Sunday, August 30, 2020

The Unexpected Joy of Japanese Manhole Cover Art

-- Susan, Every Other Sunday

As the summer of 2020 breathes its last, insanely hot and humid gasps here in Japan, my thoughts have shifted forward into autumn. While this year won't be the same as the ones that went before, I'm hoping to have the chance to spend some time on the road (technically, the rails) and in the mountains I love so much.

My thoughts, looking through the darkness into autumn.

While I wait, I'm looking through old photographs and enjoying the memories of travels past, as well as re-exploring some of the things I love most about Japan.

One case in point: manhole cover art.

Yep. "Just" a manhole cover.

In the parts of the United States I've lived in, manhole covers are generally functional--pressed metal discs engraved with the name or initials of the municipal district responsible for maintaining what lies beneath. For the most part, passersby barely notice them (and, all things being equal, prefer it that way) except when workmen access them and block the road.

In Japan, however, even the manhole covers have succumbed to the Japanese tendency to transform ordinary objects into works of art. This is true not only in Tokyo, where the various wards all have their own designs, but in the smaller cities, and even the countryside.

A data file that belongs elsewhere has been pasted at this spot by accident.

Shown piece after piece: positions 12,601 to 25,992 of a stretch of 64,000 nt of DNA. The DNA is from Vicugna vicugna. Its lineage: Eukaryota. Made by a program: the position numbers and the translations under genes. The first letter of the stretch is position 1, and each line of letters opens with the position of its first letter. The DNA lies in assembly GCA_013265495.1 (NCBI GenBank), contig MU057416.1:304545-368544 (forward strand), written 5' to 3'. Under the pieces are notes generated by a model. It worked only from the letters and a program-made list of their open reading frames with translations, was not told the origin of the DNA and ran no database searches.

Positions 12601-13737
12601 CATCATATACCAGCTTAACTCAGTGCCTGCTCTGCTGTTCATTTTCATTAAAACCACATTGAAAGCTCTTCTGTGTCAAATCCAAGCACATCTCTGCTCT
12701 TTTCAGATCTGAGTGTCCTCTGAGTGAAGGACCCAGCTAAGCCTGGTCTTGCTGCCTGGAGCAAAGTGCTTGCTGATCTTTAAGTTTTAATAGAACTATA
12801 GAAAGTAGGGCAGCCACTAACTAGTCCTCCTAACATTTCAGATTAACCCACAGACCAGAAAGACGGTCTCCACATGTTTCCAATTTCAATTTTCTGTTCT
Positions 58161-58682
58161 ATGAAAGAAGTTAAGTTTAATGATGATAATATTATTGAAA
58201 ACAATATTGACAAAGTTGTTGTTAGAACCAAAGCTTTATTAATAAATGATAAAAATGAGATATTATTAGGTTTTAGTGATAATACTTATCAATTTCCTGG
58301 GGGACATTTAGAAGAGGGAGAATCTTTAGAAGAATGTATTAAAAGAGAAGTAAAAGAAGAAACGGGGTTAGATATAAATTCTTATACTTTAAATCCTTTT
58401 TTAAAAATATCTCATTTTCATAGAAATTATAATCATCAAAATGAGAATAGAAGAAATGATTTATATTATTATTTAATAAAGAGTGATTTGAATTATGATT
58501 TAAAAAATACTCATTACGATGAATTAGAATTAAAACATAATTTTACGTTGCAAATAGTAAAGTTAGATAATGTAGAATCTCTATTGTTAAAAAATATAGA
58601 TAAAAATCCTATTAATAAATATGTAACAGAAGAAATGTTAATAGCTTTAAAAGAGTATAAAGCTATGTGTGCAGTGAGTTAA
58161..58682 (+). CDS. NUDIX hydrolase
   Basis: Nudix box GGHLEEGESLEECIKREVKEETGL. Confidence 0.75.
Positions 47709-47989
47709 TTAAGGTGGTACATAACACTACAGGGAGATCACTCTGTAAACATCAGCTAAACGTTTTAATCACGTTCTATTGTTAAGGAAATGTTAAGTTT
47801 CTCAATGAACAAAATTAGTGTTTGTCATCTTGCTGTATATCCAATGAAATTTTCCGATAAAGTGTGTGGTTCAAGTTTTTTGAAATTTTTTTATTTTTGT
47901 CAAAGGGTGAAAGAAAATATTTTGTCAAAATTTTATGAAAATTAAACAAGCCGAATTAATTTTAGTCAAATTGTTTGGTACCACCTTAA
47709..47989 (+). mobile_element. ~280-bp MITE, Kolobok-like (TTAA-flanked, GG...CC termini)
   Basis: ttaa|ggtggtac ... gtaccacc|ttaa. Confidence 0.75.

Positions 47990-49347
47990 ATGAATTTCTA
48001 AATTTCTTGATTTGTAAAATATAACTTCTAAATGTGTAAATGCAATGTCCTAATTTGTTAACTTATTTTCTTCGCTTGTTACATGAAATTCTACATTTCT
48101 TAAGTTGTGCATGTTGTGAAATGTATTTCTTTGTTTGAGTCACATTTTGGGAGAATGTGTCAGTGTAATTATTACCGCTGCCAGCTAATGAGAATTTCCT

Manhole cover celebrating traditional courtly dance.

Sometimes, the designs are unexpectedly whimsical:

This town is not on the ocean, so I never did figure out what the whale symbolizes.

But in most places, the images depict something the location is famous for,

Spring flowers in Nakatsugawa

or a historical event or practice.

While walking the Nakasendo through the mountainous Kiso Valley last November, the covers celebrated the region's centuries of history as an important travel route:

Ochiai sits along a river that once served as a transport artery.

Bonus points for positioning the manhole where the shadows of the trees it celebrates fall on the ground around it.

Celebrating the heavily burdened porters and standard bearers of the travel road.

When I travel now, I find myself looking for the manhole covers, eager to see the next work of art and what it says about how the city, town, or village sees itself--an unexpected mirror in the mundane.

If you visit Japan (and travel is beginning to open up again here, so I trust that eventually the opportunity will come) be sure to look down occasionally while you're walking.

One of Hiroshige's famous "Views of the Nakasendo" transformed into a manhole cover near the start of the travel road.

You just might find an unexpected masterpiece.


  1. These are wonderful, Annamaria -- really gorgeous. Hope you're doing great.

    1. Aren't they gorgeous, Tim! But they are not mine. Susan gave us these marvels to admire. I wish I had something so uplifting to offer this week.

      Susan, I LOVE these, especially the one in color! I am sorry I didn't look at them when I was in Japan. But I think I would have to be the a year and a half before my head stopped spinning with the beauty at and above eye level. You KNOW I took a hundred photos an hour and never looked down!!

  2. Once again you wow me, Susan, with your own eye for detail and art! Growing up in Pittsburgh, we were just happy to see the manholes covered.